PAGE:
guanine


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gua·nine

 (gwä′nēn′)
n. Abbr. G
A purine base, C5H5ON5, that is an essential constituent of both RNA and DNA.

[From guano, in which it is found.]

guanine

(ˈɡwɑːniːn; ˈɡuːəˌniːn)
n
(Elements & Compounds) a white almost insoluble compound: one of the purine bases in nucleic acids. Formula: C5H5N5O
[C19: from guano + -ine2]

gua•nine

(ˈgwɑ nin)

n.
a purine base, C5H5N5O, that is a fundamental constituent of DNA and RNA, in which it forms base pairs with cytosine. Symbol: G Compare guanosine.
[1845–55; guan (o) + -ine2]

gua·nine

(gwä′nēn′)
A base that is a component of DNA and RNA, forming a base pair with cytosine.
ThesaurusAntonymsRelated WordsSynonymsLegend:
Noun1.guanine - a purine base found in DNA and RNA; pairs with cytosine
purine - any of several bases that are derivatives of purine
deoxyribonucleic acid, desoxyribonucleic acid, DNA - (biochemistry) a long linear polymer found in the nucleus of a cell and formed from nucleotides and shaped like a double helix; associated with the transmission of genetic information; "DNA is the king of molecules"
ribonucleic acid, RNA - (biochemistry) a long linear polymer of nucleotides found in the nucleus but mainly in the cytoplasm of a cell where it is associated with microsomes; it transmits genetic information from DNA to the cytoplasm and controls certain chemical processes in the cell; "ribonucleic acid is the genetic material of some viruses"
Translations
Guanin
guanina

gua·nine

n. guanine, constituyente de DNA y RNA.
References in periodicals archive ?
Miyazawa, "Calculation of the stabilization energies of oxidatively damaged guanine base pairs with guanine," Molecules, vol.
It is formed by combining four parts: A, C, G and T (adenine, cytosine, guanine and thymine), called bases of DNA combine in thousands of possible sequences to provide the genetic variability that enables the wealth of aspects and functions of living beings.
A DNA molecule is made up of two separate nitrogen base pairs - Adenine and Thymine, Cytosine and Guanine - connected via hydrogen bonds.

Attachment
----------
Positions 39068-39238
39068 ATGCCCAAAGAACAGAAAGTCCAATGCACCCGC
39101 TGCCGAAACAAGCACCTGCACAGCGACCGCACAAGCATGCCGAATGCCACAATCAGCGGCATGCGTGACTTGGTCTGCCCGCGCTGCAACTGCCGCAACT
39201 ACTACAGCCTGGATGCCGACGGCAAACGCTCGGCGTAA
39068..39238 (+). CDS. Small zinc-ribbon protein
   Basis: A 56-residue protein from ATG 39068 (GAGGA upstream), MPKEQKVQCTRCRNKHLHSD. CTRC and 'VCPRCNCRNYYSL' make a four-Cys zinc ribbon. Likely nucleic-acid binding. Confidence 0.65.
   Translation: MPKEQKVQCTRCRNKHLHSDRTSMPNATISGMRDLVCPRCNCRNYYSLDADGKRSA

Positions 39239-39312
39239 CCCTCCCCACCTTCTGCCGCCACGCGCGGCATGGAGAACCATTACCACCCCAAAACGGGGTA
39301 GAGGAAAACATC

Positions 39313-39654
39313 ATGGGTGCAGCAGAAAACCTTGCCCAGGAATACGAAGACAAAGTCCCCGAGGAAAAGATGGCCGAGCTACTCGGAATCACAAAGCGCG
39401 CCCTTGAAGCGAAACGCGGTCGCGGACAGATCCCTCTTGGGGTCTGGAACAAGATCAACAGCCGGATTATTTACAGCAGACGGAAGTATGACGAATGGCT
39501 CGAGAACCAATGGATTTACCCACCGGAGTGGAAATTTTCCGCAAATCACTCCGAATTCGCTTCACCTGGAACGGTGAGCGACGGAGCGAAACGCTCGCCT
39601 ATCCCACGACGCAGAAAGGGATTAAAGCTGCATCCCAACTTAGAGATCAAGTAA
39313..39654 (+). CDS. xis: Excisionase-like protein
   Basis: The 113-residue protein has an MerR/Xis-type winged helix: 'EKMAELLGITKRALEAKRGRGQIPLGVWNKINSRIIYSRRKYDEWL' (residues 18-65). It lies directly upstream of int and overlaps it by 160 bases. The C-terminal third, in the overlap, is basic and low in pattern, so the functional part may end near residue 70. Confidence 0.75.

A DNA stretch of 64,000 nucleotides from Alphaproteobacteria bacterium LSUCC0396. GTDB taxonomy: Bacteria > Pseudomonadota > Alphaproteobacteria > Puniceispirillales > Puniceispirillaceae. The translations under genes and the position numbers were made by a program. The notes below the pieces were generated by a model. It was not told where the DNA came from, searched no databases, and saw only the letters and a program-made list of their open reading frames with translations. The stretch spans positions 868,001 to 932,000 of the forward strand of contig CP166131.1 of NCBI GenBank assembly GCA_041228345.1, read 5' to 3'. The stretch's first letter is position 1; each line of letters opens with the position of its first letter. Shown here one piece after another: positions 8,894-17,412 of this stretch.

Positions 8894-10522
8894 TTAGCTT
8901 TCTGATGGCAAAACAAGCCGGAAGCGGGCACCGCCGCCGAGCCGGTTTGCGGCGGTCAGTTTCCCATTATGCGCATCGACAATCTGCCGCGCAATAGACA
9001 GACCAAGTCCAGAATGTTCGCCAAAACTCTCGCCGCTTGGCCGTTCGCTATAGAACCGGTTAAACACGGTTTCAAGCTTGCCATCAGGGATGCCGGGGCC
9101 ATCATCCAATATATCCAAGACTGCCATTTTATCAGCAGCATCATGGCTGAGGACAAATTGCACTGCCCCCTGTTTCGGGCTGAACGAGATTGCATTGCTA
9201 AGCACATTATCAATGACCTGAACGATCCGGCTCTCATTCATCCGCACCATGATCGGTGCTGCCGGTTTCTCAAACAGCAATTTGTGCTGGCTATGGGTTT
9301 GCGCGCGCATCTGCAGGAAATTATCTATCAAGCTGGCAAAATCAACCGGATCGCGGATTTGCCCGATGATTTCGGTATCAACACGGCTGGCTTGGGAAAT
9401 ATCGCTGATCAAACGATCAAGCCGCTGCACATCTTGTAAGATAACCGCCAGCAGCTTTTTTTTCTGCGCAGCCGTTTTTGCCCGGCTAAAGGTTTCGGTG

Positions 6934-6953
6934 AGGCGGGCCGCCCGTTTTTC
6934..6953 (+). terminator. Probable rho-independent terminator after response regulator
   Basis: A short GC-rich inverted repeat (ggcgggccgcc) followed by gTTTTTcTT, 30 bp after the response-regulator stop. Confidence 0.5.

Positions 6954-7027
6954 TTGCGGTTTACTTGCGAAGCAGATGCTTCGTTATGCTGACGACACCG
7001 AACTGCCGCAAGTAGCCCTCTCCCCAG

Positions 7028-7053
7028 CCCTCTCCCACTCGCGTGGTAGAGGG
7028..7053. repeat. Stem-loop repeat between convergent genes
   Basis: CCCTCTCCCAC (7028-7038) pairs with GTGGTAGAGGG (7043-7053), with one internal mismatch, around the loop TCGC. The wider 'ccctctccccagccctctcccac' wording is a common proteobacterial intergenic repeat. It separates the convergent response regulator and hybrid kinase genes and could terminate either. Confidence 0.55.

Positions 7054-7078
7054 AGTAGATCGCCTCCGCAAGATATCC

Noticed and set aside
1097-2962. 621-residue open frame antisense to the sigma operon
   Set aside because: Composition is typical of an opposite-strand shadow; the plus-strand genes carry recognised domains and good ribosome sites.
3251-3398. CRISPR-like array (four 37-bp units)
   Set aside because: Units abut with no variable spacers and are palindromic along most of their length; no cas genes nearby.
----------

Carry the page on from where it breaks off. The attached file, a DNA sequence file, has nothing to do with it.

Aflatoxin reacts with guanine bases in DNA to form adducts or lesions that can cause errors in DNA replication; these errors presumably lead to malignancy.
Each strand of human DNA contains just four chemical bases: adenine, thymine, cytosine, guanine (A, T, C, G).
The researchers also wanted to make sure Rhosin effectively blocked what are known as guanine nucleotide exchange factors (GEFs).
Synthetic biologists have been attempting for years to expand on nature's genetic "alphabet," consisting of the nucleotide bases cytosine, guanine, adenine and thymine -- also represented by the letters "C," "G," "A" and "T," respectively.
Scientists have (http://www.sciencedirect.com/science/article/pii/S1877050916308742) previously demonstrated that DNA is a good storage medium, with its four nucleotide base pairs - adenine, thymine, cytosine and guanine - acting as the 1s and 0s of a binary digital file.
Caption: FIGURE 4: NMR structure of 16-amino-acid peptide (pink) from DHX36 bound to a DNA guanine quadruplex (green and blue).
The complete M RNA genome of BA8402 is 5367 nt long, with a nucleotide composition of 30.8% adenine, 25.2% uracile, 21.8% guanine, and 22.2% cytocine (G/C content 44.6%).
The four bases are adenine (A), thymine (T), guanine (G), and cytosine (C).

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